Quality Management Knowledge Area
Project Quality Management is the 5th knowledge area within the Project Management Body of Knowledge (PMBOK). It contains the knowledge and processes required to ensure the highest quality products and deliverables are produced by the project. Although the highest quality should always be a goal, the highest grade is not necessarily so.
- Quality:The degree to which a set of inherent characteristics fulfill requirements.
- Grade:The performance specification to which a product is produced.
For example, a particular child’s toy might be high grade (many features, etc.), but if the parts break easily the quality could be unacceptable.
There are three process in quality management knowledge area:
- Plan quality management
- Perform or manage quality
- Control quality.
The Plan Quality Management process focuses on taking all of the information available to you at the beginning of your project and figuring out how you will measure your quality and prevent defects.
Question comes here is what are the inputs to plan quality management process
Here is the list of it.
- Project management plan
- Requirement document
- Stake holder register
- Risk register
- Organizational process asset.
- Enterprise environmental factor
The Control Quality process is all about inspecting work products to find defects. Control Quality is in the Monitoring and Controlling process group. Like Control Scope and Control Costs, you look at the work Performance information that is coming from your project and compare it to your plan. If there are problems, you recommend a change. That way, you can either fix the problem or make sure that it doesn’t happen again.
Inputs to Control Quality process:
- Project Management plan
- Quality checklists
- Work performance data
- Qulity matrix
- Organizational process assets
- Aproved change request
- Project document
Control charts are a way of visualizing how processes are doing over time. Let’s say that the button on each Black Box needs to be between 7.5 and 9.5 millimeters tall, and the chart above represents sample height measurements of boxes being made. We want the boxes to all be between 7.5mm and 9.5mm. The lower control limit of the chart is 7.5mm, and the upper control limit is 9.5mm. The chart above shows control limits as dashed lines. The mean is the solid line in the middle, and it shows the average height of all of the buttons in the sample. By looking at the chart above, you can see that there are a lot of buttons that were taller than 9.5mm manufactured and only one that was shorter than 7.5mm. When a data point falls outside of the control limits, we say that data point is out of control, and when this happens we say that the entire process is out of control. It’s pretty normal to have your data fluctuate from sample to sample. But when seven data points in a row fall on one side of the mean, that’s an uncommon enough occurrence that it means your process might have a problem. So when you see this, you need to look into it and try to figure out what’s going on. That’s called the rule of seven, and you’ll definitely see questions about it on the PMP exam.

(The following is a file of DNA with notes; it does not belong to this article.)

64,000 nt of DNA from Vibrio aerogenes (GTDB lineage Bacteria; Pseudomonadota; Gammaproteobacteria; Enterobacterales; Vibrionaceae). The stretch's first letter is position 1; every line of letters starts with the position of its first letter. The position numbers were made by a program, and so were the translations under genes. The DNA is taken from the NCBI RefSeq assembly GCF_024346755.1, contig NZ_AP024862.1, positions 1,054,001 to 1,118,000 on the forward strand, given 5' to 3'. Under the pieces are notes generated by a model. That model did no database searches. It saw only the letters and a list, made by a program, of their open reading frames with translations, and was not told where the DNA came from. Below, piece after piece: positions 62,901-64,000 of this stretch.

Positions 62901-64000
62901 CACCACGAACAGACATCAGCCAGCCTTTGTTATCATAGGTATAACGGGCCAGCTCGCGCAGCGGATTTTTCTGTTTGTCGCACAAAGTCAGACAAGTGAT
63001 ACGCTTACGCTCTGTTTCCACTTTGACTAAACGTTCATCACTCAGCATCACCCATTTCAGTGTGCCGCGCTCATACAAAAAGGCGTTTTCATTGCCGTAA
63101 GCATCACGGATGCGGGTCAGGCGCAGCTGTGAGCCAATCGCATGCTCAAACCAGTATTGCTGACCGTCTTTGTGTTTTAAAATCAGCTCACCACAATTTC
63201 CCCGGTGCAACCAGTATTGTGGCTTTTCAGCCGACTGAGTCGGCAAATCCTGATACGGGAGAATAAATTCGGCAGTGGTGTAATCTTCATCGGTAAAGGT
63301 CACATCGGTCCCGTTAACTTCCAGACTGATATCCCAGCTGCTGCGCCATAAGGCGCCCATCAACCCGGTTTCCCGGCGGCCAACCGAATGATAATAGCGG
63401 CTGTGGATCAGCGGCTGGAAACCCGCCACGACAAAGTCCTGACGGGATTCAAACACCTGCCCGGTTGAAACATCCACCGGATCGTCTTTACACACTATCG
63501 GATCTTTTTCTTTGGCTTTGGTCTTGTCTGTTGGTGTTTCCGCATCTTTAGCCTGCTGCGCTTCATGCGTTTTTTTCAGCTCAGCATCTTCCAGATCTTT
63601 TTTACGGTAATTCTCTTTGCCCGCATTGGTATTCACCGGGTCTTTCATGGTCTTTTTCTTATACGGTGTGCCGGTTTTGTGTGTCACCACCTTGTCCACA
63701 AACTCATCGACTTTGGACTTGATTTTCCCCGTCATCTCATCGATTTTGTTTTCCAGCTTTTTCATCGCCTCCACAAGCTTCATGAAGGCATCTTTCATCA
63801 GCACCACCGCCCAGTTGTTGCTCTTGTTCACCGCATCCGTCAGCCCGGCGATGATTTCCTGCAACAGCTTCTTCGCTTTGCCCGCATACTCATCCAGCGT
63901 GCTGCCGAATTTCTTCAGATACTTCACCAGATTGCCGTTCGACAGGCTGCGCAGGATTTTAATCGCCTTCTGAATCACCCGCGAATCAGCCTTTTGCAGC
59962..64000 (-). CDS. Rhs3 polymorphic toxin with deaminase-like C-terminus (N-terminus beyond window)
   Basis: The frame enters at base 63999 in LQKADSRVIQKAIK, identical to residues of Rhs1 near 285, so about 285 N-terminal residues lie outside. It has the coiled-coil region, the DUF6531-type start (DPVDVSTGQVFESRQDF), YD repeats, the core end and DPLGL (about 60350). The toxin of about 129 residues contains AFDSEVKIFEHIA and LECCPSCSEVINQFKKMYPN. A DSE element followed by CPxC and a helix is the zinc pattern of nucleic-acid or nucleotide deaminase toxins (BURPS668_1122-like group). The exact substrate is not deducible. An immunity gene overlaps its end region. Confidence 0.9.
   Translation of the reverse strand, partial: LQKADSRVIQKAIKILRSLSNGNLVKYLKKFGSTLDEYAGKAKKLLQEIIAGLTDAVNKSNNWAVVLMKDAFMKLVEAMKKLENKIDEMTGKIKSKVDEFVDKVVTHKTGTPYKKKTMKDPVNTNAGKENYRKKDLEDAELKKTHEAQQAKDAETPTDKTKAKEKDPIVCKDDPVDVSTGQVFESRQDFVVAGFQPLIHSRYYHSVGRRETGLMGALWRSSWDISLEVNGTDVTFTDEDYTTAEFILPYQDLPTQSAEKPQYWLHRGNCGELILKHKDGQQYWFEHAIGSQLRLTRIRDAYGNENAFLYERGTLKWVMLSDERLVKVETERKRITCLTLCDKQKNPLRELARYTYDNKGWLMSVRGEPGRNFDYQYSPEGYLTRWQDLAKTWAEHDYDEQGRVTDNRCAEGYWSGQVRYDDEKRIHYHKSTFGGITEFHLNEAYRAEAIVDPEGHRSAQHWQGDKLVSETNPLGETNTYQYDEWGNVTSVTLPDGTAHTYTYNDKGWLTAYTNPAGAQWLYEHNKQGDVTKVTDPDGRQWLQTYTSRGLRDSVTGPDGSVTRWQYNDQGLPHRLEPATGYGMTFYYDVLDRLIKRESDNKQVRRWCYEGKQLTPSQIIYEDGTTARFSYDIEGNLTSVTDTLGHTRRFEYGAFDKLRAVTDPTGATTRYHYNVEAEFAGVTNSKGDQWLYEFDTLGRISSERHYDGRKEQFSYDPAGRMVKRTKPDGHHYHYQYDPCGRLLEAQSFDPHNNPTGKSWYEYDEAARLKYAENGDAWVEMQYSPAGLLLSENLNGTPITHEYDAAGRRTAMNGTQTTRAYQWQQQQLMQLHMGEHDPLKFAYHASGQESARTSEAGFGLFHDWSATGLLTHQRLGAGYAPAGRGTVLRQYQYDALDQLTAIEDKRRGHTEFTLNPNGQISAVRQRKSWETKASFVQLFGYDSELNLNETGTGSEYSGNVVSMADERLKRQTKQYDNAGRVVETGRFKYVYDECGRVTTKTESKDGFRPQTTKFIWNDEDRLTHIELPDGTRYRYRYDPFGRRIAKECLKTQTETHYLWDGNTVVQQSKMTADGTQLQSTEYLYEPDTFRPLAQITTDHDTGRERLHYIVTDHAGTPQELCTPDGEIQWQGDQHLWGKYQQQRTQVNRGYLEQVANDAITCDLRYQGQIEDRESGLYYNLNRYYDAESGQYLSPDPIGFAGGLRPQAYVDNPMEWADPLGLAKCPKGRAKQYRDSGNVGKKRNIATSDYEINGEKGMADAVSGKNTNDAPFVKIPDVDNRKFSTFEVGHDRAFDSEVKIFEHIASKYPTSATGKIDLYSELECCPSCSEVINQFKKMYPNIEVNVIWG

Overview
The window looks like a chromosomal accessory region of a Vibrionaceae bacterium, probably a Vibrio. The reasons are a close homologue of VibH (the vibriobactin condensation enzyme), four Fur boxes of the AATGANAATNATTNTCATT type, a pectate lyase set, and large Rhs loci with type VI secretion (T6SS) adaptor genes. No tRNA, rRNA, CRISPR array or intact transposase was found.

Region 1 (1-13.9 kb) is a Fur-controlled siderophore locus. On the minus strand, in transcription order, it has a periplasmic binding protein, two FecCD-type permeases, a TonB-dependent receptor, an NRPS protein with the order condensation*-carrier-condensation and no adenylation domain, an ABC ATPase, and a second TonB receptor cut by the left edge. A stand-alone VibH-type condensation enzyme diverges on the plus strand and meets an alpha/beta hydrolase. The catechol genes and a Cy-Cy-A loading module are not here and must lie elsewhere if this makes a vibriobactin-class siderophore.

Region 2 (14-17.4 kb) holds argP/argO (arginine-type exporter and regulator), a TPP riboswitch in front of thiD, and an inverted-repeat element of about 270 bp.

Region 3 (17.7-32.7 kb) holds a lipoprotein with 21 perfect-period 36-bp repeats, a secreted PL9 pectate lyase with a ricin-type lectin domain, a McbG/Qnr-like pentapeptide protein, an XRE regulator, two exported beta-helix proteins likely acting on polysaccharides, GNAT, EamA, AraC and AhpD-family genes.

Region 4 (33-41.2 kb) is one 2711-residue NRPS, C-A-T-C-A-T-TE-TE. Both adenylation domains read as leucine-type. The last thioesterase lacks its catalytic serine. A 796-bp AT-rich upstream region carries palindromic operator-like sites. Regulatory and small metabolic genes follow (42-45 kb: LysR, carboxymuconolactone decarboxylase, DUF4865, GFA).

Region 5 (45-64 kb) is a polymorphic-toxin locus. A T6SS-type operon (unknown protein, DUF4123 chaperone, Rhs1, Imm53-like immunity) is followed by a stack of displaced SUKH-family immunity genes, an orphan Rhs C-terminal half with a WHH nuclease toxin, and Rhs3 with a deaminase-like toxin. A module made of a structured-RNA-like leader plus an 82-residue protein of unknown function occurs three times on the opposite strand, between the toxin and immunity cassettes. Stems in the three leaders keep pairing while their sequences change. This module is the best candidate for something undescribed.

Pareto charts, flowcharts, and histograms
Pareto charts help you to figure out which problems need your attention right away. They’re based on the idea that a large number of problems are caused by a small number of causes. In fact, that’s called the 80/20 rule—80% of the defects are usually caused by 20% of the causes. Pareto charts plot out the frequency of defects and sort them in descending order.
Flowcharts let you show how processes work visually. You can use a flowchart to show how the tasks in your project interrelate and what they depend on. They are also good for showing decision-making processes.
The flowchart helps you to see how all of the phases relate to each other. Sometimes the way you are working is responsible for defects in your product. Flowcharts help you get a handle on the way you are working by showing you a picture of the whole process.
Histograms give you a good idea of how your data breaks down. If you heard that your product had 158 defects, you might think that they were all critical. So looking at a chart like the one above would help you to get some perspective on the data. A lot of the bugs are low priority. It
Looks like only 28 or so are critical. Histograms are great for helping you to compare characteristics of data and make more informed decisions.
Some time thinking about how you will make sure you are doing the work efficiently and with as
few defects as possible. The Perform Quality Assurance process is about tracking the way you work and improving it all of the time.
In the Perform Quality Assurance process, you take all of the outputs from Plan Quality Management and Control Quality and look at them to see if you can find ways to improve
your process. If you find improvements, you recommend changes to your process and your individual project plan to implement them.